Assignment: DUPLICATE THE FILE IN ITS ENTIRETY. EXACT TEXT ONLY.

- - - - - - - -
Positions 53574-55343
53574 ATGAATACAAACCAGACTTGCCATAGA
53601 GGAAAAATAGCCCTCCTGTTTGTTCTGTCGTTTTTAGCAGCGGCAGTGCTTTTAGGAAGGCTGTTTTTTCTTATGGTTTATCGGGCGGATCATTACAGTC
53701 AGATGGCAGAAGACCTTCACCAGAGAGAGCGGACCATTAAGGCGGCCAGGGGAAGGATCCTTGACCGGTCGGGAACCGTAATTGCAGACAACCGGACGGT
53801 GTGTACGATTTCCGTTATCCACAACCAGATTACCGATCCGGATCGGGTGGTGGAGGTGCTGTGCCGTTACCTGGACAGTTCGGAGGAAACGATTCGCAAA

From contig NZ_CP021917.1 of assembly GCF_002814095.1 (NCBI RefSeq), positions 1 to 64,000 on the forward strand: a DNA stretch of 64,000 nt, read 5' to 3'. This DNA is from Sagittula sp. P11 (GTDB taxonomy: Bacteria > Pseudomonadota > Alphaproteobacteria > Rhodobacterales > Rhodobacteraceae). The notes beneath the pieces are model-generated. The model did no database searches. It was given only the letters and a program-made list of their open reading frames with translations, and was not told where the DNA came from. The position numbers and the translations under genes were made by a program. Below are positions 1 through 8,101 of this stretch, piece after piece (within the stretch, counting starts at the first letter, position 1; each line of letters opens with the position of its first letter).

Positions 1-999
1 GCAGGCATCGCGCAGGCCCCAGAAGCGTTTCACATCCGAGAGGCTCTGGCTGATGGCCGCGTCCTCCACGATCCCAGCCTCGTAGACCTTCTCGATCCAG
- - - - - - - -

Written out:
Positions 53574-55343
53574 ATGAATACAAACCAGACTTGCCATAGA
53601 GGAAAAATAGCCCTCCTGTTTGTTCTGTCGTTTTTAGCAGCGGCAGTGCTTTTAGGAAGGCTGTTTTTTCTTATGGTTTATCGGGCGGATCATTACAGTC
53701 AGATGGCAGAAGACCTTCACCAGAGAGAGCGGACCATTAAGGCGGCCAGGGGAAGGATCCTTGACCGGTCGGGAACCGTAATTGCAGACAACCGGACGGT
53801 GTGTACGATTTCCGTTATCCACAACCAGATTACCGATCCGGATCGGGTGGTGGAGGTGCTGTGCCGTTACCTGGACAGTTCGGAGGAAACGATTCGCAAA

From contig NZ_CP021917.1 of assembly GCF_002814095.1 (NCBI RefSeq), positions 1 to 64,000 on the forward strand: a DNA stretch of 64,000 nt, read 5' to 3'. This DNA is from Sagittula sp. P11 (GTDB taxonomy: Bacteria > Pseudomonadota > Alphaproteobacteria > Rhodobacterales > Rhodobacteraceae). The notes beneath the pieces are model-generated. The model did no database searches. It was given only the letters and a program-made list of their open reading frames with translations, and was not told where the DNA came from. The position numbers and the translations under genes were made by a program. Below are positions 1 through 8,101 of this stretch, piece after piece (within the stretch, counting starts at the first letter, position 1; each line of letters opens with the position of its first letter).

Positions 1-999
1 GCAGGCATCGCGCAGGCCCCAGAAGCGTTTCACATCCGAGAGGCTCTGGCTGATGGCCGCGTCCTCCACGATCCCAGCCTCGTAGACCTTCTCGATCCAG